Furthermore, if you were to deprive yourself of deep NREM sleep early in the night you would be depriving yourself of memory retention. The slow brainwaves of deep NREM sleep transport the short-term memories we gained through the day (experiences and facts) from a temporary storage site in our brain called the hippocampus to a long-term memory site called the cortex (the big part of your brain).
If you were to deprive yourself of deep NREM sleep early in the night you would be depriving yourself of memory retention.
“Muscle Memory” and Improving Your Skills
As Dr. Matthew Walker states in his book ‘Why We Sleep’, “muscle memory” is a misnomer. Muscles have no memory, as a muscle can not work unless it is connected to a brain, and a muscle can not store skills that are learned. Muscle memory is really Brain Memory. You can train and strengthen a muscle to develop better repetitive skills, but the repetition is learned and stored within the brain only. (1)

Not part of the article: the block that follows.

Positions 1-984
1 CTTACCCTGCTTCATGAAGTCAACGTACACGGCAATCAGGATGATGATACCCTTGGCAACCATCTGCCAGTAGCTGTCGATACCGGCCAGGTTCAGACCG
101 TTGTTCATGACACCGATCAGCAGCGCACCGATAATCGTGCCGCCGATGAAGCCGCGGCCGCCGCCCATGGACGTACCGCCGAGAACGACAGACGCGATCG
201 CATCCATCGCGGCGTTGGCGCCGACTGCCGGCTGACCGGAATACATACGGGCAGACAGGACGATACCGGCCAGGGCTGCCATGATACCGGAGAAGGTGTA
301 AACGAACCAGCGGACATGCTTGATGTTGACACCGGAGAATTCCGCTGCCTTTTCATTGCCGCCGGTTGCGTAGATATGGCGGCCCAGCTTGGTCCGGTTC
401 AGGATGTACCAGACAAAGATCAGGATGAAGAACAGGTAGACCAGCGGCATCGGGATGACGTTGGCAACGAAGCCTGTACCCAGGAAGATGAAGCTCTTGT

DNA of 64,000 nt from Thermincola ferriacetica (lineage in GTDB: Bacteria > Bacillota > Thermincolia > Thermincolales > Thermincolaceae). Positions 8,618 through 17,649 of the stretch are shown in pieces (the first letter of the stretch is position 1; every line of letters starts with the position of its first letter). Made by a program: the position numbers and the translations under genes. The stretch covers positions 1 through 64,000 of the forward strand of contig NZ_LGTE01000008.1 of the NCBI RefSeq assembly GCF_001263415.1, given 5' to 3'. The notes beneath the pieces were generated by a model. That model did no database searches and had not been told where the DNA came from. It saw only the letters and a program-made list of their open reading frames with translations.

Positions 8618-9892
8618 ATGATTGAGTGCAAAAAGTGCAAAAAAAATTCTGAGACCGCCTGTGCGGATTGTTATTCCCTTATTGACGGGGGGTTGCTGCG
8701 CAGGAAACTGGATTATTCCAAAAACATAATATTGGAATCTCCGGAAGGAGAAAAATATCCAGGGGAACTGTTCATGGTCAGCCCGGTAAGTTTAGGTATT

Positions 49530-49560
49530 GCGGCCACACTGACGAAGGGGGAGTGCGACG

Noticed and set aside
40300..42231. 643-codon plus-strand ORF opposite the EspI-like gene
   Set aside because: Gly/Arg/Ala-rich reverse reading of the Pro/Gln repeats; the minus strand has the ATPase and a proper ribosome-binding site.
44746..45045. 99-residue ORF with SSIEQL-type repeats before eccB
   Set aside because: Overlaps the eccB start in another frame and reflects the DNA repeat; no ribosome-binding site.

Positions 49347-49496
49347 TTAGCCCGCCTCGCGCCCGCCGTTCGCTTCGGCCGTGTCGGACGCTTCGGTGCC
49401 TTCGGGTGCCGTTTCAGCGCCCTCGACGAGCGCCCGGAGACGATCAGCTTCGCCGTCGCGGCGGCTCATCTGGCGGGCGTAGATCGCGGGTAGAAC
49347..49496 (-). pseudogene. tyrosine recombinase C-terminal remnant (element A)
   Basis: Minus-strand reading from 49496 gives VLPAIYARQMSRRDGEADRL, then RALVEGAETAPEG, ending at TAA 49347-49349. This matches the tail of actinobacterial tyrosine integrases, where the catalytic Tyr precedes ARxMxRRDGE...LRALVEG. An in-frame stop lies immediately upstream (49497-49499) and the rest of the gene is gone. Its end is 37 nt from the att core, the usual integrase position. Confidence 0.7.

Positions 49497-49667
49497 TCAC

Remember, when we sleep, we review and strengthen our learning with sleep spindles. So when we practice a skill like typing, painting, tennis, hockey, or any other skill, a FULL seven to nine hours of sleep will improve that motor skill and “smooth” out movements we may have been struggling with.
In fact, good quality sleep can improve your skilled performance by 20-35% from the day prior to practicing your skill. (2) Sleep also helps the brain automate movement so you don’t have to think while you are performing. Performance happens “naturally” in that zen-like state or in “flow”.
When we practice a skill like typing, painting, tennis, hockey, or any other skill, a FULL seven to nine hours of sleep will improve that motor skill and “smooth” out movements we may have been struggling with. In fact, good quality sleep can improve your skilled performance by 20-35% from the day prior to practicing your skill.